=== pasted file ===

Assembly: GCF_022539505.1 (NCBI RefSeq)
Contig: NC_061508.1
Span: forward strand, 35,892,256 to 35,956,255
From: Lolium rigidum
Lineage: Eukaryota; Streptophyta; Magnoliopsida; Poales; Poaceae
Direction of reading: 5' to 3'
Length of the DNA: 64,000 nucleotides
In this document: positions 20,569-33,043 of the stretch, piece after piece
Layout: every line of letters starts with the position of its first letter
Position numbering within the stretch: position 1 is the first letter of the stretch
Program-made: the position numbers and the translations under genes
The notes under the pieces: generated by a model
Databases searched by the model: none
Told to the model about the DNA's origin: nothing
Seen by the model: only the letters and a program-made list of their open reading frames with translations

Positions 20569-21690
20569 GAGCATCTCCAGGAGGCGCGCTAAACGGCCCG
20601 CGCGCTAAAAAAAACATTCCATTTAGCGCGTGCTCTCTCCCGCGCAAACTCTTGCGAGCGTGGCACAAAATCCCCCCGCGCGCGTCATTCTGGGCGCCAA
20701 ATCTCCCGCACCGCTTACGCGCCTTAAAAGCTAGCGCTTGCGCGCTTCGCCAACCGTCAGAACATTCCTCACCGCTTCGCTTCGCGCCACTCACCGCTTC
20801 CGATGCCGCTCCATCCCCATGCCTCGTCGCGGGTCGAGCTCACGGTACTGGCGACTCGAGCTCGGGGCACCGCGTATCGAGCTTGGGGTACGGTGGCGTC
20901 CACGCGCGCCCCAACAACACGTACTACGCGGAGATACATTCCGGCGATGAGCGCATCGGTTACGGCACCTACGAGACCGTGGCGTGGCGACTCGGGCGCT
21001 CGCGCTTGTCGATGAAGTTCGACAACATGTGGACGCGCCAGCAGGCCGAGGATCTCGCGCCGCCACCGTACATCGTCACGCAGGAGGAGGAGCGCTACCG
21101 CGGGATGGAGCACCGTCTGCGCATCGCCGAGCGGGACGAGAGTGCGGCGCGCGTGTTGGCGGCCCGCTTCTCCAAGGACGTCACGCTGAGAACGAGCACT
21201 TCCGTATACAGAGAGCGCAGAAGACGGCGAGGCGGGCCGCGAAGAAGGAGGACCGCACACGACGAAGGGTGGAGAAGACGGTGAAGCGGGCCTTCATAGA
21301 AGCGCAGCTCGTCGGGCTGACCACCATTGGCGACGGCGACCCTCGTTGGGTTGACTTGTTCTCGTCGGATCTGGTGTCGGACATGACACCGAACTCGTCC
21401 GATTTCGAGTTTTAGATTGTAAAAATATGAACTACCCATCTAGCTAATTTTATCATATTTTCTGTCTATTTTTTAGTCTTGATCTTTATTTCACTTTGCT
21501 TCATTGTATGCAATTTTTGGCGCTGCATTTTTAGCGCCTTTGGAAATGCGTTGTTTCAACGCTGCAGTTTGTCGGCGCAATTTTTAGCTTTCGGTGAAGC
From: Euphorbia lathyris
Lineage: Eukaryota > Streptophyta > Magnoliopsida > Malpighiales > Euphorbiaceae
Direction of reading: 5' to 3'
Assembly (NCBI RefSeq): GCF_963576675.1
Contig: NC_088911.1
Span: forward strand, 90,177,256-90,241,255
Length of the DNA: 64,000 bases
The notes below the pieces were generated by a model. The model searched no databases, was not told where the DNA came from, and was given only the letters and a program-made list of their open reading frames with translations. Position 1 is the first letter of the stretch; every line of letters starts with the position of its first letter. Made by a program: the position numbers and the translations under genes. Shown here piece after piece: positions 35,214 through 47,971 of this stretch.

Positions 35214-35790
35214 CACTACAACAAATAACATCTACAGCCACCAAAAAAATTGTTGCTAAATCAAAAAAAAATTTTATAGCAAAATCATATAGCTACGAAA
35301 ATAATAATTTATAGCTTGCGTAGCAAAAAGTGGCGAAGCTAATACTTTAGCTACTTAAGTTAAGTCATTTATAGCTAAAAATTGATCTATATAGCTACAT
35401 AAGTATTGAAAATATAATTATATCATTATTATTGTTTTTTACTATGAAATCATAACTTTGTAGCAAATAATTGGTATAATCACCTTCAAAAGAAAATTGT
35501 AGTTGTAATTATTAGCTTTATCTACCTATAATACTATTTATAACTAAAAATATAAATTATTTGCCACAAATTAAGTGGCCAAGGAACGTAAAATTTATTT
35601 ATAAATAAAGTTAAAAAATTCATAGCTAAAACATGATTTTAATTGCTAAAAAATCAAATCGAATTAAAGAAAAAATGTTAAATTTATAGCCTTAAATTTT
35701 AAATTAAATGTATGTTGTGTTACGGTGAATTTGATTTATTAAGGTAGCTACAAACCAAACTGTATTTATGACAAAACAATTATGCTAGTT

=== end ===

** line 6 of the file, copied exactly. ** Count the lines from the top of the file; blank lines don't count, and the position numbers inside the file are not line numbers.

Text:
Direction of reading: 5' to 3'